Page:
The design of planning maintenance of civil structures often requires the evaluation of their level of safety in order to be able to choose which structure, and in which measure, it needs a structural retrofit. This work deals with the evaluation of the stiffness reduction of a scaled steel deck due to the presence of localized damages. The dynamic tests performed on it have shown the variability of its main frequencies linked to the gradual reduction of its rigidity. This deck consists in a steel grillage of four secondary beams and three main beams linked to a concrete slab. This steel deck is 6 m long and 3 m wide and it rests on two abutments made of concrete. By processing the signals of the accelerations due to a random excitation of the deck, the main natural frequencies of this bridge have been extracted. In order to assign more reliable parameters to the numerical model of the deck, some load tests have been performed and the mechanical property of the materials and the supports have been obtained. The two external beams have been cut at one third of their length and the structural strength has been restored by the design of a bolted plate. The gradual loss of the bolts and the plates removal have made the simulation of localized damage possible. In order to define the relationship between frequency variation and loss in stiffness, the identification of its natural frequencies has been performed, before and after the occurrence of the damage, corresponding to each step. The study of the relationship between stiffness losses and frequency shifts has been reported in this paper: the square of the frequency variation due to the presence of the damage is proportional to the ratio between the rigidities. This relationship can be used to quantify the loss in stiffness of a real scale bridge in an efficient way.
A Procedure for Post-Earthquake Damage Estimation Based on Detection of High-Frequency Transients
In the current research structural health
monitoring is considered for addressing the critical issue of
post-earthquake damage detection. A non-standard approach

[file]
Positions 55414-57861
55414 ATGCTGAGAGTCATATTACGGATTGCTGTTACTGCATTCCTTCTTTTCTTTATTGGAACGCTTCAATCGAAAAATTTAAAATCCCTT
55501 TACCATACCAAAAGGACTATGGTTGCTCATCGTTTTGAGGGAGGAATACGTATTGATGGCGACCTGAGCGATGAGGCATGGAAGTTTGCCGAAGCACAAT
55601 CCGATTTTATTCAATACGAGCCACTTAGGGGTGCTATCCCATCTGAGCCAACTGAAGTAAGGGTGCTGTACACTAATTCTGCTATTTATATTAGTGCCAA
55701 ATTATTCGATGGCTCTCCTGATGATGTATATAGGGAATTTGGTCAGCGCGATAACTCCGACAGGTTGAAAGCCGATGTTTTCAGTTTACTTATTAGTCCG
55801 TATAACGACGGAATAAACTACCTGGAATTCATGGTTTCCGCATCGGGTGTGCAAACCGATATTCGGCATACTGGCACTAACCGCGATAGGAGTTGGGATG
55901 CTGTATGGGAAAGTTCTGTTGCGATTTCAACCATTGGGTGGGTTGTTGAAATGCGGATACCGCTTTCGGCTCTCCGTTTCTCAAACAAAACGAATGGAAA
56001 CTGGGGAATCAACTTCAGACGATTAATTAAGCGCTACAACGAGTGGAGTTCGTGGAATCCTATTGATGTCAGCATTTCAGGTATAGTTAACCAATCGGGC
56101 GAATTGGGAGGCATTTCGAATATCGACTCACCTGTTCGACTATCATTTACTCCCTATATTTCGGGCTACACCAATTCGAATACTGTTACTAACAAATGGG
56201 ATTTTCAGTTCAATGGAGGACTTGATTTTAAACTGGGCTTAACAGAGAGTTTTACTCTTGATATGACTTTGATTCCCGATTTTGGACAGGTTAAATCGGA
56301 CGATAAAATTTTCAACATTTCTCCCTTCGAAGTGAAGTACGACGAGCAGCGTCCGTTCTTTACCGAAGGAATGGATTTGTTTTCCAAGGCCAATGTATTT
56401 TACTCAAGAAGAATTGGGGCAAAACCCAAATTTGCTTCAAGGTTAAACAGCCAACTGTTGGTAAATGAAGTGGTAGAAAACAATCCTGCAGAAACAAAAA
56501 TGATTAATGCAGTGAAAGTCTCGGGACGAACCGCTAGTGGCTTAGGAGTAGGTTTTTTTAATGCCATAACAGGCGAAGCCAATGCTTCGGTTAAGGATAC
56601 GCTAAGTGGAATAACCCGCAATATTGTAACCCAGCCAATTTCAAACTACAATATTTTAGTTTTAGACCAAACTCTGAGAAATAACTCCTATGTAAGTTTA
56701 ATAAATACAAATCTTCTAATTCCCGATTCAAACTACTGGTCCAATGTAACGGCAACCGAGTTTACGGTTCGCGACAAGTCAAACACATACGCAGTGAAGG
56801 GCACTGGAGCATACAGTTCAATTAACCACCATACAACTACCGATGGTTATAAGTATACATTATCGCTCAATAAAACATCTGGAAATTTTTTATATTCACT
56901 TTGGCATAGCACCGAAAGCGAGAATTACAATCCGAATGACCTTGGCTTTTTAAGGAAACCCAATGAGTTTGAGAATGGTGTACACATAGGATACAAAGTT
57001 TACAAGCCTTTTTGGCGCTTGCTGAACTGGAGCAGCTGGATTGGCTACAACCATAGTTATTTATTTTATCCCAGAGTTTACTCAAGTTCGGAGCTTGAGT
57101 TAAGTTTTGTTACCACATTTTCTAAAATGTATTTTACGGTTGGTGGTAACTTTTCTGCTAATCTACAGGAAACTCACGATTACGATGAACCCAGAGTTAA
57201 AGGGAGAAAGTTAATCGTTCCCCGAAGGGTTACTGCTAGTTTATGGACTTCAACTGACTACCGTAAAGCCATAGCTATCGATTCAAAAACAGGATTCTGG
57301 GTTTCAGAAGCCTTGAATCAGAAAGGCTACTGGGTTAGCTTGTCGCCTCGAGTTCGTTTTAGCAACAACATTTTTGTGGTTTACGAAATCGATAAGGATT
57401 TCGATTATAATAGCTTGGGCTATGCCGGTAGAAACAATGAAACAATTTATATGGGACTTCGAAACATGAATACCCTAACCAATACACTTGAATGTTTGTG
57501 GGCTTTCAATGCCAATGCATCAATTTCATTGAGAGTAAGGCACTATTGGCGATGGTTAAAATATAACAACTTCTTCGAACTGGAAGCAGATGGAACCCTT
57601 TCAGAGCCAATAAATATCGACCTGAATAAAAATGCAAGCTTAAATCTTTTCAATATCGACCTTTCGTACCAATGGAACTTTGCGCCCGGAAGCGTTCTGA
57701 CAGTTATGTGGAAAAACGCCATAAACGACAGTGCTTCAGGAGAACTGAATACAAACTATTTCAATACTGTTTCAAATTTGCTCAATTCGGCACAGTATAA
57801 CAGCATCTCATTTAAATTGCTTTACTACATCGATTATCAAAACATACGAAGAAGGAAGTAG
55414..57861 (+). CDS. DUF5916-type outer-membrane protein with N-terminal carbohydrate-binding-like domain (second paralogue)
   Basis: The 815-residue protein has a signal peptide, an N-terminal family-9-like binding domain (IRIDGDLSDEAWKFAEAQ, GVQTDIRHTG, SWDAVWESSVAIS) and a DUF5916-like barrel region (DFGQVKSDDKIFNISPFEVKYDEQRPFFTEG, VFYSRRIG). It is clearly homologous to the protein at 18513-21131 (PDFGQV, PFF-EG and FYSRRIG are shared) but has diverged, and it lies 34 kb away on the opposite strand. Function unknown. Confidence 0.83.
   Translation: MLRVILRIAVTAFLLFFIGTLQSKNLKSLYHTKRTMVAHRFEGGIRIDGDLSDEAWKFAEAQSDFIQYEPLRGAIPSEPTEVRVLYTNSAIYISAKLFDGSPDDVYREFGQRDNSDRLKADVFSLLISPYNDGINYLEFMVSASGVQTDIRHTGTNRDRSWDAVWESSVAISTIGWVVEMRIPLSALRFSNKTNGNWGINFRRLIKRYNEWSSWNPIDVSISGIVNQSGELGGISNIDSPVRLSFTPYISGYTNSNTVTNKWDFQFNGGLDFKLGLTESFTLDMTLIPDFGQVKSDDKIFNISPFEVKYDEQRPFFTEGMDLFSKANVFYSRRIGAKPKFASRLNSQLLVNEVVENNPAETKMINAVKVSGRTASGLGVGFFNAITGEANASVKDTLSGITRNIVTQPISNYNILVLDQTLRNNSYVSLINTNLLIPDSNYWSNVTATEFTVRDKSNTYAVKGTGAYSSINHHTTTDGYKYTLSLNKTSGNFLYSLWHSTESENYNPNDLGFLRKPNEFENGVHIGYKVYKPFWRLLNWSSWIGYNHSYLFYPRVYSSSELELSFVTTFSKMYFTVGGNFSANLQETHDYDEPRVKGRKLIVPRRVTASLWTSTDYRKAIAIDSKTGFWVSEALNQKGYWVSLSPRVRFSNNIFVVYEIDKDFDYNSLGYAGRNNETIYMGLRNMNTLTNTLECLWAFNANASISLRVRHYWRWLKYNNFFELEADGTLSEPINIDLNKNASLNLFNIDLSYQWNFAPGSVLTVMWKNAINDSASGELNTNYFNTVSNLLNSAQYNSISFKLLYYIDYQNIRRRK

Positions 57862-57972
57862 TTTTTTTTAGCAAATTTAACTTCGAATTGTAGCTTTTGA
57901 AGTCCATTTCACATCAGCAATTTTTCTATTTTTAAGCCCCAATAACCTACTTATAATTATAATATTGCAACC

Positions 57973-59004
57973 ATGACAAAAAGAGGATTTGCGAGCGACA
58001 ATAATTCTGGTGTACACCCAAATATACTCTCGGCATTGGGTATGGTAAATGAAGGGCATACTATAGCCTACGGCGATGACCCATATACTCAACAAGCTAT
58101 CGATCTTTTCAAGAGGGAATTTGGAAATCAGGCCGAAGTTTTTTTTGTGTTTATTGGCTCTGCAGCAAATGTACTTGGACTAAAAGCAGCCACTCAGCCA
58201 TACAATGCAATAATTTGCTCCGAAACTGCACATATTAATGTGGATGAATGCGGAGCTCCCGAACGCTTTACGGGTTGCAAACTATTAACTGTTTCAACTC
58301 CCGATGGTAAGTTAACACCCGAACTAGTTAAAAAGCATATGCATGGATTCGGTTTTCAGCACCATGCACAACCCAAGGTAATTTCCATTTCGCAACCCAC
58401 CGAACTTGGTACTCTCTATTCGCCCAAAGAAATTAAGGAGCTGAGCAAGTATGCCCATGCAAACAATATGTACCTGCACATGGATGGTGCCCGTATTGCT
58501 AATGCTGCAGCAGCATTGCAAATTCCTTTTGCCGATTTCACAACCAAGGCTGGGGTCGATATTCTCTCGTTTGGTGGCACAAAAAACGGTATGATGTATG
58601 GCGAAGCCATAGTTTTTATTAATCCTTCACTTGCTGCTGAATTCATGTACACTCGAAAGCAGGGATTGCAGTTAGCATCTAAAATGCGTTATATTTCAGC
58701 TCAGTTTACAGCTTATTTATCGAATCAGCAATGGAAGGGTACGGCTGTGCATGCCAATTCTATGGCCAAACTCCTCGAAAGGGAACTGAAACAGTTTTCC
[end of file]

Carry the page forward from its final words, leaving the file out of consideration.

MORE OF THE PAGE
for damage detection via acoustic emission is presented -
acoustic emissions are monitored in the low frequency range
(up to 120 Hz). Such emissions are termed high-frequency
transients. Further a damage indicator defined as the
Time-Ratio Damage Indicator is introduced. The indicator
relies on time-instance measurements of damage initiation and
deformation peaks. Based on the time-instance measurements
a procedure for estimation of the maximum drift ratio is
proposed. Monitoring data is used from a shaking-table test
of a full-scale reinforced concrete bridge pier. Damage of the
experimental column is successfully detected and the proposed
damage indicator is calculated.
Laboratory Studies to Assess the Effect of Recron Fiber on Soil Subgrade Characteristics
Stabilization of weak subgrade soil is mainly aimed for the improvement of soil strength and its durability. Highway engineers are concerned to get the soil material or system that will hold under the design use conditions and for the designed life of the engineering project. The present study envisages the effect of Recron fibres mixed in different proportion (up to 1% by weight of dry soil) on Atterberg limits, Compaction of the soil, California bearing ratio (CBR) values and unconfined compressive strength (UCS) of the soil. The present study deals with the influence of varying in length (20 mm, 30mm, 40mm and 50mm) and percentage (0.25 %, 0.50 %, 0.75 % and 1.0 %) of fibre added to the soil samples. The aim of study is to determine the reinforcing effect of randomly distributed fibres on the Compaction characteristics, penetration resistance and unconfined compressive strength of soils. The addition of fibres leads to an increase in the optimum moisture content and decrease in maximum dry density. With the addition of the fibres, the increases in CBR and UCS values are observed. The test result shows higher CBR and unconfined compressive strength value for the soil reinforced with 0.5% Recron fibre, once keeping aspect ratio as 160.